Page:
History 2017-06-27T15:16:25+01:00

History of Portland stone

Portland Stone Firms continues over 120 years of involvement of natural stone on the Isle of Portland.

Throughout the decades Portland stone has adorned small to commercial projects. Our quarries and factories on the Isle of Portland continue to supply the world with natural limestone, from Finsbury Circus and St James’s Park in London, to monuments and war graves around the world.

From the very beginning in 1918 a steam driven 3 meter Anderson Grice primary saw was installed for the Commonwealth War Graves Commission. These early steps of manufacturing led to modern works such as carving capitals for the National Gallery Sainsbury Wing.

A wealth of history has been supplied using our natural stone.

Portland Stone Firms Limited history

Since the Romans

Limestone has been extracted since the Roman period. It became widely popular in London the early 17th century, after being used by Sir Christopher Wren on St Paul’s Cathedral.

Our history

Over the years we have supplied more Portland limestone into London than any other company.

Stone Firms Ltd dates back to before The Bath & Portland Stone Firms Ltd was originally registered as a public company on 27th December 1897. It was an amalgamation of a considerable number of smaller trading companies, dating from supplying stonework for St. Paul’s Cathedral. Hence it has been operating out of the same factories on Portland for over 100 years.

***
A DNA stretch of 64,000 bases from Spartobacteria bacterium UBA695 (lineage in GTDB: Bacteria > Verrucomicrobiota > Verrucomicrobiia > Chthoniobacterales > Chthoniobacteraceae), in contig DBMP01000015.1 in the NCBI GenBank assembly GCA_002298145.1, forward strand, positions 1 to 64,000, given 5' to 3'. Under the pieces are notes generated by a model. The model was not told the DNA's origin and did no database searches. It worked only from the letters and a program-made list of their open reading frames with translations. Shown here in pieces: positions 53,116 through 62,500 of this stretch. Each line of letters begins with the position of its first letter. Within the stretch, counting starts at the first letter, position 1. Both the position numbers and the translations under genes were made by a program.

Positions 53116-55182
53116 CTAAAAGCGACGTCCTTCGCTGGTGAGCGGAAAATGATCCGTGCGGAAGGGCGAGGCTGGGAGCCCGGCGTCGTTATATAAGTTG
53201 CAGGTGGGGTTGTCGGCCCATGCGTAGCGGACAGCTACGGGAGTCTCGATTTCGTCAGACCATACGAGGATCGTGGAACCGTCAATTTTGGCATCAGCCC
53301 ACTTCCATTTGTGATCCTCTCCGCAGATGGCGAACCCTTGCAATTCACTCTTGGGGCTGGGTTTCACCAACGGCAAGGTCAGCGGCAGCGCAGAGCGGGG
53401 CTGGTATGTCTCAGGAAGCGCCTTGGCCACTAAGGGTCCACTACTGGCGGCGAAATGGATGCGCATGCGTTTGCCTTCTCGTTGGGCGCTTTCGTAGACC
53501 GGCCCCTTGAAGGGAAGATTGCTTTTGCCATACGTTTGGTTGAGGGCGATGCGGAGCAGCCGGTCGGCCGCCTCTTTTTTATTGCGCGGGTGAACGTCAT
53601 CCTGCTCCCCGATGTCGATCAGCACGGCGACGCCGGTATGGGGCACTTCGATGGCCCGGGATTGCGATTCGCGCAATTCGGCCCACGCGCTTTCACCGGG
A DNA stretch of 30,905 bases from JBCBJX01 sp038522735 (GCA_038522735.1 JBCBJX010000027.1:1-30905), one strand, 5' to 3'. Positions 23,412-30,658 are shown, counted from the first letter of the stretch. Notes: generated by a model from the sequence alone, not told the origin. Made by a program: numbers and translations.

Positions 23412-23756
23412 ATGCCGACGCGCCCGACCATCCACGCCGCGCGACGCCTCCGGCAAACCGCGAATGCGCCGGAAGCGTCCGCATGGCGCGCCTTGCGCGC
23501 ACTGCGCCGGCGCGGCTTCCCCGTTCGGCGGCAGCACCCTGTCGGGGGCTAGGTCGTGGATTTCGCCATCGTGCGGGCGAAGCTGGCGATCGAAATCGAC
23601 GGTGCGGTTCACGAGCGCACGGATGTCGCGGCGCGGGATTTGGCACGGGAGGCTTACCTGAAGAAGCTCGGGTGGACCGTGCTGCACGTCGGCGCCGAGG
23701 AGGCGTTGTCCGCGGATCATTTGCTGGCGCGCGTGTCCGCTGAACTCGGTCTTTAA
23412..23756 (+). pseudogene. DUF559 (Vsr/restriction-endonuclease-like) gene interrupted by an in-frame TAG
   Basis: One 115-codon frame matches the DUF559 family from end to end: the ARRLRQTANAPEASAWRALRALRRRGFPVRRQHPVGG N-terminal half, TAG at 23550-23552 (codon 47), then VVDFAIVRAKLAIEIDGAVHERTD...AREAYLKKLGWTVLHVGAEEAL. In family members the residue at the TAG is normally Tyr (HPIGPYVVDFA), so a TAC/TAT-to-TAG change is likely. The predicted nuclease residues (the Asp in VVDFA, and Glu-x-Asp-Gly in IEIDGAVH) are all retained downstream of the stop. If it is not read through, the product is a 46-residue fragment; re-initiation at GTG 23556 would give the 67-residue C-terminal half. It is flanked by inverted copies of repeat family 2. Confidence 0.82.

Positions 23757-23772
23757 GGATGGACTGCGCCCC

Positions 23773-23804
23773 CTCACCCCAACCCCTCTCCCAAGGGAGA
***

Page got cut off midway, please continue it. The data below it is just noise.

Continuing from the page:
We have had various owners since that time and as many names. The last of which was Hanson Bath and Portland Stone, part of Hanson PLC. The Portland side of the business was separated from the Bath side in 2004 and became Portland Stone Firms Ltd once more.

Since then the Portland stone factories, quarries and mine have had considerable investment in excess of £3.5 million. This was spent on new machinery and modernisation, making us one of the most efficient and modern stone masonry works in the United Kingdom.

Computerised equipment and highly skilled operatives allow us to achieve high quality work, meeting the industries ever-increasing standards and specifications.

Photographs of the past

Generations of families have worked our natural Portland stone.

Portland stone history on Jurassic coast

1970’s Main factory with Fred Jacobs as foreman measuring quarried block.

1918 Anderson Grice three meter primary saw for war graves

1918 Anderson Grice three meter primary saw installed to cut war graves. Originally this machine was steam engine driven and later converted.

Lead carver Harry Garland finishing Portland stone coat of arms.

Lead carver Harry Garland finishing a coat of arms.

Commonwealth War Graves Commission headstones in Portland limestone

Harry Hounsell, Charlie Gibbs and Mike Donovan producing Commonwealth War Graves Commission headstones.

Historic photograph of Portland stone masons yard

General shot of masons yard. John Collins-Dryer operating a boring machine for memorial vases and masonry team.

John Selman working portico stones

John Selman working portico stones.

General photograph of Portland stone yard in the late 1970s

General yard shot with Pat Donovan as foreman in the late 1970s.

Frank Wadham rubbing a Portland limestone memorial cross

Frank Wadham rubbing a memorial cross in the last stages of production.

Letter cutting a Commonwealth War Graves Commission panel

Letter cutting a Commonwealth War Graves Commission panel.

Planer working Portland limestone fluted columns

Planer working on fluted column stones.